As the start of spring training fast approaches, we're breaking down the state of the Nationals roster, position by position. The series begins today with the starting rotation ...
In each of the last five seasons, the Nationals have boasted one of baseball's best rotations. But it's notable that in the three seasons in which that rotation ranked among the top two in the sport, the Nationals proceeded to win a division title. In the two seasons in which the rotation dropped to seventh-best in the majors, the Nationals missed the playoffs altogether.
Now, with the 2017 season on the doorstep, there's little debate that the Nats again should have an excellent rotation. The question is whether the star-studded group will again rank right near the top of the list, and whether that will continue to figure significantly in the club's overall fortunes.
On paper, this group does look formidable. Max Scherzer is the reigning National League Cy Young Award winner, and at 32 shows no signs of slowing down. The ace right-hander has been on a run of complete dominance for four years now, leading all major league starters in wins (73), innings (891 2/3) and strikeouts (1,052), while ranking second in WHIP (1.007) and sixth in ERA (2.95).
Stephen Strasburg doesn't have Scherzer's pedigree quite yet, but for all his enigmatic qualities, the right-hander still owns a career 69-41 record, 3.17 ERA, 1.094 WHIP and 10.6 strikeouts per nine innings. Strasburg's primary issue, of course, remains an inability to stay healthy. And that track record will hover over him this spring as he attempts to prove the elbow injury that prematurely ended his 2016 season was not as serious as it looked to everyone at the time and has no carryover effect into 2017.
The unheralded member of the group, Tanner Roark, still deserves to be in the conversation among the best starters in the sport. In 3 1/2 big league seasons, the 30-year-old has merely gone 42-28 with a 3.01 ERA and 1.146 WHIP. And those numbers would look even better if not for an erratic 2015 season in which he was shuttled in and out of the rotation through no fault of his own, hurting his performance.
The back end of the Nationals rotation doesn't boast the consistency of the front end, but it still outranks its counterparts with just about any other team in baseball. Gio Gonzalez, if nothing else, is as durable as they get. He has made at least 31 starts in six of the last seven seasons, something accomplished by only four other left-handers (Jon Lester, Madison Bumgarner, David Price and Cole Hamels). Because of that track record, the Nats were willing to pick up Gonzalez's $12 million option for 2017, even though he's coming off the least effective of his five seasons in D.C.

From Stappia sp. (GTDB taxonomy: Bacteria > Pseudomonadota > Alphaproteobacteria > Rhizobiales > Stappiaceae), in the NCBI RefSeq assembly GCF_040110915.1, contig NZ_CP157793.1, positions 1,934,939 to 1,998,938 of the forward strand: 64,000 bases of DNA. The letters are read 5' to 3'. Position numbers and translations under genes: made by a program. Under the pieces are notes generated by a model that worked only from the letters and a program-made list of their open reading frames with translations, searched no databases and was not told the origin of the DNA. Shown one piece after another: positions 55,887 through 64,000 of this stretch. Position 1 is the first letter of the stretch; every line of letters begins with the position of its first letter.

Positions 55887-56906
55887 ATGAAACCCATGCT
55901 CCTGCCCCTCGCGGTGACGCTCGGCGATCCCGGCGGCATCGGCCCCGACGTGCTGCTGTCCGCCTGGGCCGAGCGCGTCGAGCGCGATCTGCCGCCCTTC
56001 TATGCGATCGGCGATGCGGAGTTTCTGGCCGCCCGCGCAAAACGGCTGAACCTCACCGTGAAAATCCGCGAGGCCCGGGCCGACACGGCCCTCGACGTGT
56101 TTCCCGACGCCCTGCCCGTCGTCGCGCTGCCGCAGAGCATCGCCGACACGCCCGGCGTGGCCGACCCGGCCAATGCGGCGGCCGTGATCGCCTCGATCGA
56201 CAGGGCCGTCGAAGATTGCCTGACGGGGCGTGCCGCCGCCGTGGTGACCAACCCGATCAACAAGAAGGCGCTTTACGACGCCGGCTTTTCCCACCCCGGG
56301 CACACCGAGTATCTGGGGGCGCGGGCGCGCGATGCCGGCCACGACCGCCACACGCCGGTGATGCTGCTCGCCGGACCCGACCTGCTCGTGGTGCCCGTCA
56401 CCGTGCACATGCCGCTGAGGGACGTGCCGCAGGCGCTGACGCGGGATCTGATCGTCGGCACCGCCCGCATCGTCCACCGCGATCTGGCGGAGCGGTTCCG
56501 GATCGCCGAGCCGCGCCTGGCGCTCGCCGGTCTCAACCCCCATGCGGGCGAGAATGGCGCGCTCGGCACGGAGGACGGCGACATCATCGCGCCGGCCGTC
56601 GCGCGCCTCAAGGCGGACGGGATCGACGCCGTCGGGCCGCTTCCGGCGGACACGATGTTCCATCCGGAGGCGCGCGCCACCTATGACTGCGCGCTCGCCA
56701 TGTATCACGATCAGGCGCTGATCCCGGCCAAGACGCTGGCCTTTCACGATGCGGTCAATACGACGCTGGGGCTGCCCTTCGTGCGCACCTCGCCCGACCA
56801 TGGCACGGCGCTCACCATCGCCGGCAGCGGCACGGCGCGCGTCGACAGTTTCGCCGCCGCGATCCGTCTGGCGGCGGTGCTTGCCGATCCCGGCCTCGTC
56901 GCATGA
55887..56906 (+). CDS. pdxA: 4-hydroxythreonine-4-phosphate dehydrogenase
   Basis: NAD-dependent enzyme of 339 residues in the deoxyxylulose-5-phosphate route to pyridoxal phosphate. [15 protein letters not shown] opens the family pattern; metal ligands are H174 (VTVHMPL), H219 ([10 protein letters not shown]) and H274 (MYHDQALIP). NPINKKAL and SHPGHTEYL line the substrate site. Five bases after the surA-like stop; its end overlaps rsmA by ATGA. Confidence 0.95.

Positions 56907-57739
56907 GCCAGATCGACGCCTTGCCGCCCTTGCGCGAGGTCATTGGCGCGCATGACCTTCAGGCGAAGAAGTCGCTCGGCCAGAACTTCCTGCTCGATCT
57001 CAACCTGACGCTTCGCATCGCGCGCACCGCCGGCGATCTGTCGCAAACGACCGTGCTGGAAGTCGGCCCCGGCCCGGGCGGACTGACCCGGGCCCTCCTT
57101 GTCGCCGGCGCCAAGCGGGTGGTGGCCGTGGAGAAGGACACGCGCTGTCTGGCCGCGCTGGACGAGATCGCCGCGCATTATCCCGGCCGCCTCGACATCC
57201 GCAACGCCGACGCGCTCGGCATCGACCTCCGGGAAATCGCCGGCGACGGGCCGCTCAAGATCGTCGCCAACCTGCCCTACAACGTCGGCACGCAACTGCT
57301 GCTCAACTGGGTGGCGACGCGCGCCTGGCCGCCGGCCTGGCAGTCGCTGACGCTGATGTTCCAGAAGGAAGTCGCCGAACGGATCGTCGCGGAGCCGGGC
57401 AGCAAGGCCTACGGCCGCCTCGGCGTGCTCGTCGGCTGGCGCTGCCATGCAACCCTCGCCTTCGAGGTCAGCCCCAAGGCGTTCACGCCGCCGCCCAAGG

Joe Ross, meanwhile, has now pitched roughly the equivalent of one full season in the majors (32 starts, 181 2/3 innings). His totals: 12-10 with a 3.52 ERA, 162 strikeouts and 50 walks. Still only 23, the right-hander does need to prove his arm can hold up for the long haul after shoulder inflammation cost him 2 1/2 months last year.
The Nationals happily will go into this season with that quintet intact. But they'll be crossing their fingers from the get-go that all five stay healthy because their lack of quality depth behind those starters remains suspect.
With top prospects Lucas Giolito and Reynaldo Lopez traded to the White Sox for center fielder Adam Eaton, the Nationals do not currently boast a clear-cut No. 6 starter. They do have an assortment of options, though, some with experience and some with potential.
The club signed veteran right-hander Vance Worley to a minor league contract last weekend, and though he's not guaranteed a job, the former Oriole does appear to be the frontrunner to serve as a long reliever and emergency starter (filling the role Yusmeiro Petit held last season). The Nationals also signed right-hander Jacob Turner (who has made 53 career big league starts) to a minor league deal this winter and will give him an opportunity to make a case.
Giolito and Lopez may have garnered all the attention, but fellow rookie A.J. Cole actually outpitched both when given an opportunity late last summer. The lanky right-hander still needs to prove he can navigate his way through a lineup a second and third time, but he has stepped up in the last year and improved his standing on the organizational depth chart.
Also likely to be in the mix for a promotion should an opening arise this year is Austin Voth, a 24-year-old right-hander who sported a 3.15 ERA in 25 starts at Triple-A Syracuse and has since been added to the Nationals' 40-man roster.